Texas Tribune

Where is Texas’ growing population coming from?

A "Welcome to Texas" sign along eastbound Interstate 40 entering Deaf Smith County from Quay County, New Mexico.
A "Welcome to Texas" sign along eastbound Interstate 40 entering Deaf Smith County from Quay County, New Mexico.
Famartin/Wikimedia Commons

The U.S. Census Bureau’s latest population estimates confirmed what many Texans already knew: People are still flocking to the Lone Star State.

Texas is growing at a rate of 1,000 people per day and roughly half of these new Texans are migrants, according to State Demographer Lloyd Potter. The other half are newborns, Potter added.





The state gained 187,545 people from migration between July 2017 and July 2018 — even after accounting for people leaving the state, according to U.S. Census data.

In 2018, the majority of migrants to Texas — 104,976 people — came from other countries, with the rest arriving from other U.S. states.

That marked the second straight year that international migration into the state exceeded domestic migration, said Luke Rogers, chief of the population estimate branch for the U.S. Census Bureau.





Before 2017, domestic migration dominated the story of Texas growth: From 2005 to 2013, 4.8 million of the 5.9 million of people who moved to Texas came from other states, and since 2010 people from other states accounted for 29% of the state’s population growth, compared to the 23% that came from international migration. That flipped in 2017, and between 2017 and 2018, international migration increased by 28%, while domestic migration grew by a more modest 22%.

“I think it varies from year to year,” Rogers said. “There are a lot of years going back to 2000 where net domestic migration is larger than the international migration, but there are also years the other way around where international migration is larger than than domestic migration.”

The recent uptick ended a decade-long decline in international migration — particularly from Latin America — that began with the 2008 recession, Potter said.

Meanwhile, Texas has seen an increase in migration from Asian countries, particularly China and India. Potter said around 45% of international migrants came from Asia in 2016.

“Over the 2000s, we saw a pretty significant opening of China and kind of increasing number of Indian students coming over to study,” Potter said. “And I think what happens frequently is once they finish studying, they are able to get sponsored by a company for a work visa … Once they get a green card, then they can start sponsoring their family to come over as well.”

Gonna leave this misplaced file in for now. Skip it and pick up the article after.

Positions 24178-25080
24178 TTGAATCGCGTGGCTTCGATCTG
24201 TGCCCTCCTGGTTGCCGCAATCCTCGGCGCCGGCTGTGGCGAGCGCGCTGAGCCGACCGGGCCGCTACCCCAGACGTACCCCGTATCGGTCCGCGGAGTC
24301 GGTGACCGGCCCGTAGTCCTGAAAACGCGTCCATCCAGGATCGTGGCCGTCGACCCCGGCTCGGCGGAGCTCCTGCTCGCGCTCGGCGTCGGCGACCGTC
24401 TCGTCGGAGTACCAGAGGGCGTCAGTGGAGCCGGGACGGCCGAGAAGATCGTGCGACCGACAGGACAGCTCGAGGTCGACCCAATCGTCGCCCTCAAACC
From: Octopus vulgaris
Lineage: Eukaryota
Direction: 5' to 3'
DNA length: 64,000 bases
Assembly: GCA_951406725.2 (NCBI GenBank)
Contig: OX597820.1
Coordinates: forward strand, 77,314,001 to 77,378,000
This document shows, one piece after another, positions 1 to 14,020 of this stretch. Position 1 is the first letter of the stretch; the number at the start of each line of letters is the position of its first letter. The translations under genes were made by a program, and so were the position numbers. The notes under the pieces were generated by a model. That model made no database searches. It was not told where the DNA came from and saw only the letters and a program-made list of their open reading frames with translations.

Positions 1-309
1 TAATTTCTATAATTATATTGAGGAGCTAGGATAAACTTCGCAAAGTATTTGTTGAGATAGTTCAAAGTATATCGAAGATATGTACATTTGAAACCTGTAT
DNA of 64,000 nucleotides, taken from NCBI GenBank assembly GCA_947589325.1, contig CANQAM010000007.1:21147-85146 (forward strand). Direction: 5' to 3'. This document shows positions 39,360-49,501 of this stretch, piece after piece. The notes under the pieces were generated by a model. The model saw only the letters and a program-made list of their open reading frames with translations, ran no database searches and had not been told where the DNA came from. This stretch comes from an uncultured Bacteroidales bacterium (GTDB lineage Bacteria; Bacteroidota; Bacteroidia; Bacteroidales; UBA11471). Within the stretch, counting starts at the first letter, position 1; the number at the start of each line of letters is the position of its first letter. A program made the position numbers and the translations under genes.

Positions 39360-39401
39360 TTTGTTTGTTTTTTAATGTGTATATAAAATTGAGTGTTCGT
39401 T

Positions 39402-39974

Jobs are also the main magnet for domestic migration, particularly for highly-educated individuals, Potter said. The biggest flow of domestic migrants comes from California, but Potter said many domestic migrants also come from New York, Illinois, Florida and Louisiana.

“A lot of the domestic migrants that are coming in are taking reasonably high-skilled jobs, and when they move here they’re also moving to suburban ring counties,” Potter said.

This has helped make suburban counties near Dallas, Austin, San Antonio and Houston some of the fastest growing in the country.

All this migration is crucial to the state’s future. As Texas’ Baby Boomer and white population ages and declines, Potter said younger workers from other states and countries are helping fill jobs in the state.

What’s your Texas origin story?

As we prepare for Texas Tribune Festival this September, we’re interested in learning more about where you, dear readers, come from. Tell us how long you’ve been Texan, what living here (or being from here) means to you, and your response may be showcased in a special community art project to be unveiled at festival, Sept. 26-28. Share your story and you could also snag two free passes (valued at $500!).

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